Counting Down My Top Ten Weaving Tips – #6: A better way to use paper for winding warps

It’s been five years since I published my new website including over 100 weaving tips and I’m counting down the top ten. Here is number 6. This one has had 5457 views as of today!! The top one has about over 24,500 views to date!! Can you guess what the subject of that tip is?

ONLY USE PAPER AFTER EVERY FEW TURNS OF THE WARP BEAM.
DO NOT USE PAPER CONTINUOUSLY–SEE WHY BELOW.

To keep the edge threads from slipping off the roll of warp, you pack in a new, short length of paper after every yard or so as you wind. To provide the support needed, use sturdy, brown paper called kraft paper or grocery bags, if they are wide enough for your warp; newspaper is too flimsy. Don’t use rolls of corrugated cardboard as packing paper‹this paper is too spongy to create the very tight, evenly tensioned warp you’re striving for. It¹s also so thick that it can take up a lot of your warp beam’s capacity.

Cut the paper 4″ wider than the width of your warp on the warp beam and in lengths about 12″ long, or the circumference of your warp beam. Why cut the paper into lengths? You don¹t need to use continuous paper if your warp is beamed on very tightly because, as you remember, tightly wound layers can¹t bite down into each other. Continuous paper is usually unnecessary, takes up room on the warp beam, and is terribly difficult to wind in smoothly. Even if you choose to use continuous paper, it’s much easier to use short lengths continuously rather than one long length of paper.

Next fold in 1″ on both edges of the width of the paper. These 1″ extensions support the edge threads on the warp beam because the folds at the edges strengthen the edges of the single-thickness paper.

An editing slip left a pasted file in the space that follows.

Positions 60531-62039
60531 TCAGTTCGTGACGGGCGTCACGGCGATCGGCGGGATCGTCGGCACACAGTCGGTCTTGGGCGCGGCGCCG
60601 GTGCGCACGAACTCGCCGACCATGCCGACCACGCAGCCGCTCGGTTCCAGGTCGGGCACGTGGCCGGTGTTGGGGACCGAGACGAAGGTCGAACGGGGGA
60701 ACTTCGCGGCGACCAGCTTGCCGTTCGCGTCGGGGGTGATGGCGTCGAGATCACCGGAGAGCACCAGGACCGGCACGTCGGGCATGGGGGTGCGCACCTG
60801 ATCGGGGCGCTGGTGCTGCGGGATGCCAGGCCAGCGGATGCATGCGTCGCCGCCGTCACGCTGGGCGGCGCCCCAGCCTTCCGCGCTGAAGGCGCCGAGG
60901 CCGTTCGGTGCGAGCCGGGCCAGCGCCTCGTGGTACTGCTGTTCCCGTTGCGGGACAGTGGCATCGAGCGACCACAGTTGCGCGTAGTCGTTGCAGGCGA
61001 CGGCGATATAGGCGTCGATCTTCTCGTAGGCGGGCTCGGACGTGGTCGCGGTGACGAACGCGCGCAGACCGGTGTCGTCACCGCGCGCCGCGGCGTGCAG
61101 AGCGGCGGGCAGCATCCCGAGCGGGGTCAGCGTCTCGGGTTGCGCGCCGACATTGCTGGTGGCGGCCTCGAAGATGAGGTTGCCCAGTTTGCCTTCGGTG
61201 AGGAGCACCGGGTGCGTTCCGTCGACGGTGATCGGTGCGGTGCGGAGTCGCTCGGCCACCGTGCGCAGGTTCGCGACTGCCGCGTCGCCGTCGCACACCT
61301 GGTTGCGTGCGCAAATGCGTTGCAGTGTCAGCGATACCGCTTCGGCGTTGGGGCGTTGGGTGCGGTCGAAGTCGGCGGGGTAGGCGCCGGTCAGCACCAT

When winding in the packing paper, be careful that warp threads never travel over the paper folded double at the edges. Also watch for paper that is crinkling or rolling in at an angle. A simple trick prevents this. Insert the paper so that it is wound in with the warp, then turn the beam a bit until the end of the paper catches in. With your thumb and forefinger, take hold at the center of the opposite end of the paper, as in the figure, right in the middle. Hold it taut there as you wind the paper in with the warp.

Paper for Warping the Loom

Paper for Warping the Loom

Put the first piece of paper in after the first several turns of warp are wound on in a flat layer. Remember, if your apron cords prevent the warp from going on flat, you need to insert packing sticks to create a flat base before you can use the pieces of paper.You usually need about one piece of folded paper for every several turns of warp. You know when it’s time to put in another piece of paper when the edges of the warp look like they might not be piling up exactly upon themselves. One teacher said “The edges should look like cliffs.” My teacher said to add paper every yard or so. I usually do it more often with the fine silk threads I’ve been using.
Remember, the packing paper’s only job is to hold the edges of the warp up straight. It’s because you are winding the warp so tightly that the layers can’t bite down into one another. You need paper more frequently if you have gaps between raddle groups on the warp beam.

This is in my books, Weaving for Beginners and Book 1: “Winding a Warp and Using a Paddle”

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